Tuscaloosa, Al

Dr. Peter Millet was inaugurated as the sixth president of Stillman College, a historically Presbyterian racial ethnic college in Tuscaloosa, Alabama, last week. Representatives from the Stillman College board of trustees, local and county governments, the Presbyterian Mission Agency, the higher education community, and the Tuscaloosa community were present to celebrate.

Tuscaloosa Mayor Walt Maddox and Jim Page, chairman of the Chamber of Commerce of West Alabama, praised Millet's leadership and collaboration in the community. "As he walks forward, he will not be doing it alone. The faculty will be with him. The students will be with him. The city of Tuscaloosa will be with him. Most certainly as your mayor, I will be with him," Maddox said.

Simone Adams-Andrade, associate for Racial Ethnic Schools and Colleges in the Presbyterian Mission Agency said, “Dr. Peter Millet is a passionate leader. He is personable and makes an effort to maintain good relationships with staff, faculty, the student body, and the community at large.”

Prior to Millet’s appointment as president in July 2014, he served as interim president and also as the College's provost and vice president for academic affairs.

Millet was awarded a bachelor’s degree in clinical psychology from Oakland University and a master’s degree and Ph.D. in clinical psychology from Ohio State University. As a licensed clinical psychologist, he completed a residency at the Medical College of Georgia in Augusta and an internship at Meharry Medical College in Nashville, Tennessee. Millet is also a jazz and gospel musician. He is married to Dr. Marcia Millet, who serves as the director of teacher education at Stillman. They have one daughter, Mackenzie, who is a student at Spelman College.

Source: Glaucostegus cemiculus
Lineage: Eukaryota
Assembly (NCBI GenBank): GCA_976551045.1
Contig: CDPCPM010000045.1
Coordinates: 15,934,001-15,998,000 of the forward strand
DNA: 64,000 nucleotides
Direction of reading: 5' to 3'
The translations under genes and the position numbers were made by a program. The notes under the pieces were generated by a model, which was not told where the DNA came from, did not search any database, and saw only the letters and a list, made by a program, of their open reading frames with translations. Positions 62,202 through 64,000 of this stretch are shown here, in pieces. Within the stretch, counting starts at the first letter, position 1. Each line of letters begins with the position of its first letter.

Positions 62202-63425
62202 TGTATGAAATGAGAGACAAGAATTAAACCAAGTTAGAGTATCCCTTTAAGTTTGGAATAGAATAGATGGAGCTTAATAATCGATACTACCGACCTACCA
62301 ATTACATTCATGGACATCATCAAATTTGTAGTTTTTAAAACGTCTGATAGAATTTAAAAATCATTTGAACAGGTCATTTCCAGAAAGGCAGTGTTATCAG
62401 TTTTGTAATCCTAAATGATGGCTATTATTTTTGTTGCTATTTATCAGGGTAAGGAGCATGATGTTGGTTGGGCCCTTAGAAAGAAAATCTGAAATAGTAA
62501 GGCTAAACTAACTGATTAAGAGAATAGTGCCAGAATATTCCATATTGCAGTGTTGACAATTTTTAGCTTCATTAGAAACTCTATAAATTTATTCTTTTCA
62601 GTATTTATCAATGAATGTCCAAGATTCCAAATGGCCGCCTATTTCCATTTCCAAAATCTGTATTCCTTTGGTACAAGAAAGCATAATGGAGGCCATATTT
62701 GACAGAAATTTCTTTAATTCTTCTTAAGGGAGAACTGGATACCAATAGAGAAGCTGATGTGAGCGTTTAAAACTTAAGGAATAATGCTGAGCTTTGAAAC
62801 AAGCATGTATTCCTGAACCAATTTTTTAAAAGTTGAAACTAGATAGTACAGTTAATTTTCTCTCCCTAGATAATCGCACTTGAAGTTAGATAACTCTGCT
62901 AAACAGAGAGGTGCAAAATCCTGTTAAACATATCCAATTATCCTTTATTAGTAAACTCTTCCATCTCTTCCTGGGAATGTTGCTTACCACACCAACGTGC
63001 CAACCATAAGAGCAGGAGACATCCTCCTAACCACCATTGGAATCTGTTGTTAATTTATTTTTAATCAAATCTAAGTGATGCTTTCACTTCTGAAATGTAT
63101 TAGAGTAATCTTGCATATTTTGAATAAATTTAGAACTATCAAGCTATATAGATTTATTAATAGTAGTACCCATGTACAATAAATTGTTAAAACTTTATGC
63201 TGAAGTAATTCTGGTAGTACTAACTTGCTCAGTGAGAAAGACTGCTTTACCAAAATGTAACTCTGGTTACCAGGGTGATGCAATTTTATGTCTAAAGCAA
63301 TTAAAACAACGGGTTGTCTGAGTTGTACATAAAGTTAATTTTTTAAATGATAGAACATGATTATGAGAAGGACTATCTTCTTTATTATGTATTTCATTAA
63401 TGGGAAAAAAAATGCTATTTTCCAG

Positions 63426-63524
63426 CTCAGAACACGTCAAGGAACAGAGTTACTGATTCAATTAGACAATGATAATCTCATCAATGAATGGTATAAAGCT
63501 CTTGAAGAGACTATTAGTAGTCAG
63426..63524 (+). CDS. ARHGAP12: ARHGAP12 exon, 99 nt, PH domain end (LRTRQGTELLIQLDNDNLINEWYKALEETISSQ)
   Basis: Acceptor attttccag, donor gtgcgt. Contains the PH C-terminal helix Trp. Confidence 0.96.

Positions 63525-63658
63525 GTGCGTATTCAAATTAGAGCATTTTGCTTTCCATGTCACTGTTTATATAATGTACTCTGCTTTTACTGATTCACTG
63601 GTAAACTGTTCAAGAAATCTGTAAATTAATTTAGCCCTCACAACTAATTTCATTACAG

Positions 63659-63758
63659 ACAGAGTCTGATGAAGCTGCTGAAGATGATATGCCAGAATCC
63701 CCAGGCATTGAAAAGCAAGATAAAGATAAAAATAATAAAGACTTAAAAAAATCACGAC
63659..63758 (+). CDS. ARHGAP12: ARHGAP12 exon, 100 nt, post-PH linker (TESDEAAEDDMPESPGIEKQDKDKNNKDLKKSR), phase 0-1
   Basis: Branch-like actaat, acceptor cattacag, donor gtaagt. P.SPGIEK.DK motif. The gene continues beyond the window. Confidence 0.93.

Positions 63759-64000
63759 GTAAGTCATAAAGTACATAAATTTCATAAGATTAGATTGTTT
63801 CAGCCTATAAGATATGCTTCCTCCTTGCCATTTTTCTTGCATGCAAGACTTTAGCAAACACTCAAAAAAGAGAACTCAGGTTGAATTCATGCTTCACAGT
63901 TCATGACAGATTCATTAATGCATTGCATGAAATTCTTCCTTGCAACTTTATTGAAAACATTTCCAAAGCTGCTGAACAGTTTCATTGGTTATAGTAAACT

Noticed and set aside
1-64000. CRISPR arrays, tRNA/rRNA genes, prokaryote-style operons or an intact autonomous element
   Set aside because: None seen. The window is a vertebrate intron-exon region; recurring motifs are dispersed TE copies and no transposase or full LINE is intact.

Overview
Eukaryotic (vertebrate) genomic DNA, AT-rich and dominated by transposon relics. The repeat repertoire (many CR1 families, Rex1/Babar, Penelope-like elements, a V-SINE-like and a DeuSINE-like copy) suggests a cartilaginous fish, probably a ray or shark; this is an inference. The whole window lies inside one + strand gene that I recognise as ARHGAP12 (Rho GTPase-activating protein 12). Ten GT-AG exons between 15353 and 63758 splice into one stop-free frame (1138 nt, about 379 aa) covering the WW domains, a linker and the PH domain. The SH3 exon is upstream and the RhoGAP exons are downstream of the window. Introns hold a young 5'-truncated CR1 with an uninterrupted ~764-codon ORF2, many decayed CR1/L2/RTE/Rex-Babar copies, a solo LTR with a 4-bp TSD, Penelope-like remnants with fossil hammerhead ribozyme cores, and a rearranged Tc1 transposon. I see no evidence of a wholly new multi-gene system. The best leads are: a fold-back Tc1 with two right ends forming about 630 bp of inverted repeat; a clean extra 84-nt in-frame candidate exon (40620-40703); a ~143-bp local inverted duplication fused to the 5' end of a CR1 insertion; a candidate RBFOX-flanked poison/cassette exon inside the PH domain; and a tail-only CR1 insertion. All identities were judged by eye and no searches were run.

Millet is an active member of the Presidents’ Roundtable of Racial Ethnic Schools and Colleges in the Presbyterian Mission Agency. He noted that the college is working on academic programs targeting nontraditional student groups as well as the Hispanic community. "We must meet students where they are and help guide them to their destiny," he said. Millet also said Stillman is reducing its tuition in the fall to make college more affordable.

Stillman College is one of the country’s historically Black colleges and universities (HBCUs). It was founded in 1876 by a group of Presbyterians led by Rev. Charles Allen Stillman, who submitted an overture to the General Assembly of the Presbyterian Church in the United States (PCUS) requesting the establishment of a training school for African-American ministers.

In 2004, Stillman College received its first-ever ranking among top-tier schools in U.S. News and World Report. This historically Presbyterian racial ethnic institution (HPREI) educates young adults for professions of their choice in a manner that takes into account the racial ethnic heritage of its students.

"We believe in the words of Nelson Mandela that education is the most powerful weapon we have to change the world," Millet said.